Greenpeace Calls Out Thai Union Group Over Fishing Practices

Migrant fishermen from Myanmar unload frozen fish from a Thai fishing boat at a port in Samut Sakhon province on 1 July, 2015. Photo: EPA / Runroj Yongrit



BANGKOK — Environmental activist group Greenpeace has called on Thai Union Group, the world's biggest tuna manufacturer, to end environmentally damaging practices and alleged violations of workers’ rights.

Greenpeace International yesterday called for people to sign on a global petition against the top seafood corporation and its brands in a statement which the Netherlands-based group warned Thai Union Group's shareholders and investors “of the financial risks associated with these destructive and harmful practices.”

“Though the reality of the industry is clear, the world's largest canned tuna company – Thai Union Group – is looking the other way,” read the statement. “But we know from hard-hitting media exposés to our own investigative research that Thai Union Group is seriously implicated in horrendous human rights and environmental abuses.”

The activist group also faulted the firm for overfishing and using destructive fishing techniques.

Thai Union today responded today with its own statement, saying the company “is fully committed to the protection of the marine environment and to responsible sourcing.”

“While Greenpeace has chosen to make Thai Union the focus of its public campaign, we are simply the ‘face’ of a much more significant piece of work it has undertaken to rate the operations of tuna producing companies around the world and to ensure that each company has a robust program in place to improve the protection of endangered species, prevent overfishing and ensure better labor conditions for millions of people around the world,” company spokeswoman Sasinan Allmand wrote.

The statement disputed “some of the claims” made by Greenpeace regarding shark-finning, illegal fishing practicies and workers’ rights.

 

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A graphic for Greenpeace's 'Not Just Tuna' campaign. Image: Greenpeace International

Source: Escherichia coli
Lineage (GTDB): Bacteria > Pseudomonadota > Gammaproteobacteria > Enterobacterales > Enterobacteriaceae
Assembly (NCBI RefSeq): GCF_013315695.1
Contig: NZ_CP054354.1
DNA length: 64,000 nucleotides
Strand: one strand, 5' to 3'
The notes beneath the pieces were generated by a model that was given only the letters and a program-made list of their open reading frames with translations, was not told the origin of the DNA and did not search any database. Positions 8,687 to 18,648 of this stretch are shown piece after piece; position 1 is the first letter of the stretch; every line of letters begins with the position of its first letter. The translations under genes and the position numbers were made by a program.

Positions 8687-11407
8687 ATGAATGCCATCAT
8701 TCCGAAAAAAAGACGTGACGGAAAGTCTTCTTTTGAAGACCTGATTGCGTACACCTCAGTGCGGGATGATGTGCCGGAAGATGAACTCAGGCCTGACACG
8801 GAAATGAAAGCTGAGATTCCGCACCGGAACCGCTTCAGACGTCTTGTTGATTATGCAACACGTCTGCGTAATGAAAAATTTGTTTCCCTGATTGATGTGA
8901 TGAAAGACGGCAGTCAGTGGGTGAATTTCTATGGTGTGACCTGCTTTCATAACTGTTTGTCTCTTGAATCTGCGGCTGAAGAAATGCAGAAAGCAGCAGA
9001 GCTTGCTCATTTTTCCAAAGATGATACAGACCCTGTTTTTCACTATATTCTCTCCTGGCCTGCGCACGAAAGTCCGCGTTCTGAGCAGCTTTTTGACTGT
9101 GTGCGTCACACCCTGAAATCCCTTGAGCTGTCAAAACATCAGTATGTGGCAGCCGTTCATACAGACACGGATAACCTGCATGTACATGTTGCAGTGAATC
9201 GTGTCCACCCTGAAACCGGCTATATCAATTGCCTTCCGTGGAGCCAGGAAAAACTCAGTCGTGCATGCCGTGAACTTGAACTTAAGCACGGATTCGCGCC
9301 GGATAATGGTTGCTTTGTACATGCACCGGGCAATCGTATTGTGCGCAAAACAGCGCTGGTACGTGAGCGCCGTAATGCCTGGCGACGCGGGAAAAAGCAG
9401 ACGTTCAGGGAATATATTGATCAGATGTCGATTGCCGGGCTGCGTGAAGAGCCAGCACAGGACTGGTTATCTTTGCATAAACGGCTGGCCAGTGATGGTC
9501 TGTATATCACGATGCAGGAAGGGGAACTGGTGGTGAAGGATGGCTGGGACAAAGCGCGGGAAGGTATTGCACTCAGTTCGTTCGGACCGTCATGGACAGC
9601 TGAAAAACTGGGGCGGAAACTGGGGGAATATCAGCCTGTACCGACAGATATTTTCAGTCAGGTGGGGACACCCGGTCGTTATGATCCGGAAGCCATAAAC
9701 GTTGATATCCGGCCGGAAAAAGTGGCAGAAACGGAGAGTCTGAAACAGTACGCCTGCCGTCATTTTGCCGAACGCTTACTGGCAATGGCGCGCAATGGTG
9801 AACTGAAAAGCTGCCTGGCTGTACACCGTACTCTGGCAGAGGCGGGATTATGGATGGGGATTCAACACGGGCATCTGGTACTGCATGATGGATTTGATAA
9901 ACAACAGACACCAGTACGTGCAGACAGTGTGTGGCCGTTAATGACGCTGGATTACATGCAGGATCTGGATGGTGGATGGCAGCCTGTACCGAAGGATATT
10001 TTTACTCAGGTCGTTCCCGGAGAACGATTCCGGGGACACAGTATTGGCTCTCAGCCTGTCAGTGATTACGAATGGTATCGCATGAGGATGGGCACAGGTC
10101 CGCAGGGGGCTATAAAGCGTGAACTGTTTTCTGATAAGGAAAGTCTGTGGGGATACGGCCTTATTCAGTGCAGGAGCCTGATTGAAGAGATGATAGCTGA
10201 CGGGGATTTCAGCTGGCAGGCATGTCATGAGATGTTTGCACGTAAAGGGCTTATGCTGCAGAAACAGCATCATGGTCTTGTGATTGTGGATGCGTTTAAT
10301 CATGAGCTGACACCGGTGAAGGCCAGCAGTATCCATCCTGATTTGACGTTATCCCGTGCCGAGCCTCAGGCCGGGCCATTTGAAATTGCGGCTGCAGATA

On Wednesday the company issued a new code of conduct addressing labor practices, to show its commitment to taking the issue seriously. It was the most recent part of an aggressive public relations campaign by the firm to assure the public of its responsibility.

Greenpeace USA’s Graham Forbes, head of the group’s seafood markets project, said Thai Union needed to do more.

“We need more than a slick PR campaign and new logo.” he said. “That's why we contacted Thai Union Group last Friday to say that we are launching a global campaign demanding that it address environmental and labor abuse in its supply chain, and that we'll expose its brands”

Thai Union brands include Sealect in Thailand, Chicken of the Sea in the United States, John West in the UK and Petit Navire in France. Greenpeace hopes pressure from global consumers will push Thai Union and other companies to take action.

The company is facing a number of legal challenges. In December Thai Union announced it would spend $1.5 billion to acquire Bumble Bee Foods. That deal became jeopardized after the US Department of Justice announced it began an anti-trust investigtion into the company over pricing and competition. Several lawsuits alleging anti-competitive practices have been filed against the company.

A lawsuit was recently filed in California which accuses the firm and its American partners of depending on slave labor to produce its products.

In August, another California suit named CP Foods and U.S. retailer Costco. Three legal firms have sought an injunction to stop the sale of shripm at Costco unless they are labeled as a product of slave labor.

Thai Union shares were trading about 2.2 percent down this afternoon at 17.90 baht.

Migrant labor rights activist Andy Hall spoke in a joint event with Thai Union addressing human rights issues last week. He said the firm has begun good work and is a “spark of hope.”

 

Damaged Goods

The past year has seen damning reports from NGOs and international media into Thai fishing industry practices, most alarmingly the use of slave labor aboard fishing vessels which are part of the global seafood supply chain.

Well-documented exposure has come from investigative reports by the Associated Press, International New York Times and The Guardian. The revelations were specifically cited in an annual report on human trafficking from the U.S. State Department, which for a second year ranked the country at its bottom-ranked Tier 3.

Thailand has been warned previously by the European Union that it might be given a “red card” this month that would have disastrous consequences for the export-heavy industry should Thailand fail to address illegal fishing and labor abuses.

 

Related stories:

EU Warning on Illegal Fishing Has Thai Fishing Industry Reeling

Raid on Southern Fishing Pier Finds No Human Trafficking: Police

 

 

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